Quick Facts

NameMARC No. 7100
Manufacture Date1951
Railroad Of RecordB&O Railroad, MDOT, MARC, MTA
ManufacturerGeneral Motors, Electro-Motive Division


Built by GM-EMD in 1951 and sold to the B&O Railroad that same year, the No. 7100 began its life as a model F7-A diesel locomotive. First numbered as the B&O No. 293A and later renumbered as the No. 4553, the locomotive spent the first 24 years of its career pulling commuter passenger trains across the vast B&O network.

In the 1950s, the B&O began to reduce its unprofitable local passenger services. The railroad’s financial struggles came to a head in 1975, when the Maryland Department of Transportation took over the operating costs of the B&O’s commuter services. With its passenger services in decline, the B&O sold the No. 4553 to the Morrison-Knudson Company of Boise, Idaho. The locomotive would remain idle in Boise for 5 years.

In 1980, the No. 4553 was acquired by MDOT and brought into the Boise locomotive shops for extensive renovations. The 1,500 horsepower, 16-cylinder 567B diesel engine was replaced with a “head-end power plant” – or “HEP” – comprised of a Cummins diesel engine coupled to an A/C generator. Modernized lighting, heating, and air conditioning systems were connected to the HEP. The No. 4553 was no longer considered a “real” locomotive, but rather an Auxiliary Power Control Unit, or “APCU.” This means that the unit can control a train from the back end, but it lacks the power required to pull a train on its own.

When the new APCU was delivered to MDOT in 1981, it bore a new number, No. 7100, and it wore the silver and orange colors of the MDOT fleet. Between 1983 and 1984, the state of Maryland created MDOT, forming the Maryland Area Regional Commuter service, also known as “MARC.” The Maryland Transit Administration, or “MTA,” then began MARC’s operations in 1992, but MARC continued to operate under its own name. The No. 7100 serviced the MARC commuter lines until the late 1990s.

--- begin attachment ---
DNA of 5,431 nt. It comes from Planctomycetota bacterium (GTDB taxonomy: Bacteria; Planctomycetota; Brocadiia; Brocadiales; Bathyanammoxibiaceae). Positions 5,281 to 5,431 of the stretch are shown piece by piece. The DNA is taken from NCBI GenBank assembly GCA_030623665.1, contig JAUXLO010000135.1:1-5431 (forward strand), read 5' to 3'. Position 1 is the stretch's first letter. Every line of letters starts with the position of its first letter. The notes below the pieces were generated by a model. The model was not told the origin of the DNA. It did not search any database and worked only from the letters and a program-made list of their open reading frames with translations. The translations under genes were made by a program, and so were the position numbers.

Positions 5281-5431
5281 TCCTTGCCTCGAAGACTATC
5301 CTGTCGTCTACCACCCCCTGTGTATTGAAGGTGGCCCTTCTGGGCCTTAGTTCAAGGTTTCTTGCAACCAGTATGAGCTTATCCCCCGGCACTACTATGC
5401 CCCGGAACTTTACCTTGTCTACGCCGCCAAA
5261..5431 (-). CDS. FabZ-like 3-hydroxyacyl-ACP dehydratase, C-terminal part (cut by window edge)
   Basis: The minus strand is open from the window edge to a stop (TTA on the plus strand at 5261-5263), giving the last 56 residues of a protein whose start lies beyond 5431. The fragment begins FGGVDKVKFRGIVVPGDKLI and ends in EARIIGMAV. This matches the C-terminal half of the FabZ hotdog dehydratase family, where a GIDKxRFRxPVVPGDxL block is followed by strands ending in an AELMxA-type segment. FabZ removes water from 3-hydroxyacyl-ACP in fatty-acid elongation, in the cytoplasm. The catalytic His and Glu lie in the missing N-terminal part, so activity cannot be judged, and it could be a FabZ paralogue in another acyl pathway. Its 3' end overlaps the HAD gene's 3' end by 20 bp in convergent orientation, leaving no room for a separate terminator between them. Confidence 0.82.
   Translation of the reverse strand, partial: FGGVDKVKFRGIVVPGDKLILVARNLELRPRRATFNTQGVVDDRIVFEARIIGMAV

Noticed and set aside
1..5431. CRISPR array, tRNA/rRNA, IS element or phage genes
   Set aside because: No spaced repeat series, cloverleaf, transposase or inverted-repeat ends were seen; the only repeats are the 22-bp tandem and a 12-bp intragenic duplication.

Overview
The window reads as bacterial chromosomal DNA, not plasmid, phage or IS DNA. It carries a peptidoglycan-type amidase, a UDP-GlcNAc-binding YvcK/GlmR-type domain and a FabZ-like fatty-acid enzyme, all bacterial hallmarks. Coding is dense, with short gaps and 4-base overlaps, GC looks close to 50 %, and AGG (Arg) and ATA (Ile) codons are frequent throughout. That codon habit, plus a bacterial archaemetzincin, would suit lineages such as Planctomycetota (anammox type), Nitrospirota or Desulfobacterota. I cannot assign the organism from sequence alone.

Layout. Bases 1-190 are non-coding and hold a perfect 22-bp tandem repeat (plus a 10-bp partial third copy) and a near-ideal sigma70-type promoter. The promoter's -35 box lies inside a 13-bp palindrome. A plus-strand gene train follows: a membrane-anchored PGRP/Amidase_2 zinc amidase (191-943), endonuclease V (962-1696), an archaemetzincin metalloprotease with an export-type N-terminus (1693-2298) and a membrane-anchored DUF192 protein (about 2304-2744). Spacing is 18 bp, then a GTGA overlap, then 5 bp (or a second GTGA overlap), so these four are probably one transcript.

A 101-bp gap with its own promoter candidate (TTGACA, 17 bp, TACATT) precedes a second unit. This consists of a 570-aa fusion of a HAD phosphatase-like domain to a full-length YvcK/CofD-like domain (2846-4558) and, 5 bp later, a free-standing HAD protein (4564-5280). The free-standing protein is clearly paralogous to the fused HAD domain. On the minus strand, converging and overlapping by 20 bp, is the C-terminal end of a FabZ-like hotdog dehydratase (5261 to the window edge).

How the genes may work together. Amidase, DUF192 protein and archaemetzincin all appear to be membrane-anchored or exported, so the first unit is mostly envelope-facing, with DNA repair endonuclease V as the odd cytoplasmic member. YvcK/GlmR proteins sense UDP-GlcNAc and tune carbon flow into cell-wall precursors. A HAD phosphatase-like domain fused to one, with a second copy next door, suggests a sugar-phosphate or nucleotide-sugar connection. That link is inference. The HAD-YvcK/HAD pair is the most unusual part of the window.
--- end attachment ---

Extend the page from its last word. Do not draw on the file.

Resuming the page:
Virtual Tour:

Visual Tour Description:


The MARC 7100 is a silver toned locomotive with orange and royal blue detailing. On each side there is one horizontal blue stripe, one horizontal orange stripe, orange safety rails, and an all-capitalized MARC in the center. The front of the locomotive is rounded with the same MARC written, a 7100 plaque on either side, orange safety rails, and a circular blue light at the center. The rear side has a continuation of the blue and orange stripes from both sides, orange safety rails, circular red safety lights, and a door. The underside of the locomotive is the same royal blue as the detailing.


The interior of the MARC 7100 has a similar grey tone to the exterior on the walls, flooring, and ceiling. The rear of the locomotive features multiple control panels along the back wall and sides. Multiple bright red panels read DANGER. The large HEP unit sits in towards the center of the rear section, making the space rather tight. The front of the interior features two seats with a control box in between. A small window on each side sits level with the chairs, the windshield is in two sections.


Monthly Tours

Go inside the No. 7701 “Dreamland Sleeper”

August 14, 17 & 18

Climb aboard the Pere Marquette No. 11 Diesel Switcher

September 11, 14 & 15

Purchase a B&O Membership

for the ultimate ticket to explore every hidden gem in the series!

Did You Know?

The first passenger train ticket in the United States was sold on our historic site in 1830.

Knoxville, TN

We did the train ride and our guide on board was excellent (history/information for the parents).

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